Though some public health experts expected coronavirus transmission to wane in the summer as temperatures rise and the air becomes more humid, cases have actually skyrocketed in some of the hottest and stickiest parts of the country.
Engineers and ventilation experts said this may be in part because residents escape the heat by retreating indoors where heating, ventilation and air conditioning (HVAC) systems could exacerbate airborne transmission with unplanned air currents.
“The main way (air conditioning) can contribute to spreading coronavirus is by creating strong air currents that can move the droplets … and contribute to increase risk,” said William Bahnfleth, chair of the American Society of Heating, Refrigerating and Air-Conditioning Engineers’ Epidemic Task Force (ASHRAE) and professor at Penn State University.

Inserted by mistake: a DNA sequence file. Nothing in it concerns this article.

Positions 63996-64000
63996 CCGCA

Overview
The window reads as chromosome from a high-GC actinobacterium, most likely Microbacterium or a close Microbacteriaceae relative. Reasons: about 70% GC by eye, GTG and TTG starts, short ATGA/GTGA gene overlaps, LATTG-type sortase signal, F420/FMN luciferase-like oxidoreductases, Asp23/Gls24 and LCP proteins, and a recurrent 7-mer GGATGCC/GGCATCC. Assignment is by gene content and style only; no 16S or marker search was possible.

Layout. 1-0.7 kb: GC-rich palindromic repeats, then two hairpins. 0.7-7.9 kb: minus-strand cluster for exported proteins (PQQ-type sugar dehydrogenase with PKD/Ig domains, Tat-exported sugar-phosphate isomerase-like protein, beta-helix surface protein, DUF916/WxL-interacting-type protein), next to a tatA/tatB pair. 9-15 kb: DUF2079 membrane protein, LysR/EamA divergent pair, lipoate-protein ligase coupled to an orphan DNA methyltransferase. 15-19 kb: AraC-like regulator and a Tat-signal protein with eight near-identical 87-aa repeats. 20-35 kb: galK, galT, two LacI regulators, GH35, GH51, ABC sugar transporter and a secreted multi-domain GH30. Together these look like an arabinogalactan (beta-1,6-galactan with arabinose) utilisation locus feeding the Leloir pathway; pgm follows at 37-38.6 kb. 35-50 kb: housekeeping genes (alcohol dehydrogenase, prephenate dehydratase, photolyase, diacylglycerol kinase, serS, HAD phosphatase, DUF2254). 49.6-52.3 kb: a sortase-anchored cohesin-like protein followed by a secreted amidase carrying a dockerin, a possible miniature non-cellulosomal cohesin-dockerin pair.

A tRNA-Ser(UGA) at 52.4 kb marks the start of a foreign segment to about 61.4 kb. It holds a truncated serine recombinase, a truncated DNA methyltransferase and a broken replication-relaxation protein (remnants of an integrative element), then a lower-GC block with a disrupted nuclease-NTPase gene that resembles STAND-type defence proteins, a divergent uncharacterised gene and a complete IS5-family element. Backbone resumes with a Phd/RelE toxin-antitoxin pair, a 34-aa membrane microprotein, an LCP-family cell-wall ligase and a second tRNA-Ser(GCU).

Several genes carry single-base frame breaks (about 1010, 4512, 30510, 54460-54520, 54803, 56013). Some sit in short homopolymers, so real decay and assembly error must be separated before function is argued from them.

Even in bars and restaurants where social distancing is observed, air ventilation can carry respiratory droplets or aerosols that contain virus, said Len Horovitz, pulmonary specialist at Lenox Hill Hospital in New York City.
The Centers for Disease Control and Prevention published initial findings of an outbreak linked to the airflow in a Guangzhou, China, restaurant. Over the course of 12 days, nine people who dined at the restaurant Jan. 24 fell ill as a result of another patron with a COVID-19 infection, the authors determined.
EDITOR’S NOTE – But continue to lock yourselves indoors “for protection.” And be sure to wear that mask outside while bicycling, basking in the virus-killing sunshine on a Florida beach, or watching the Pacific sunset in a 20-mph breeze.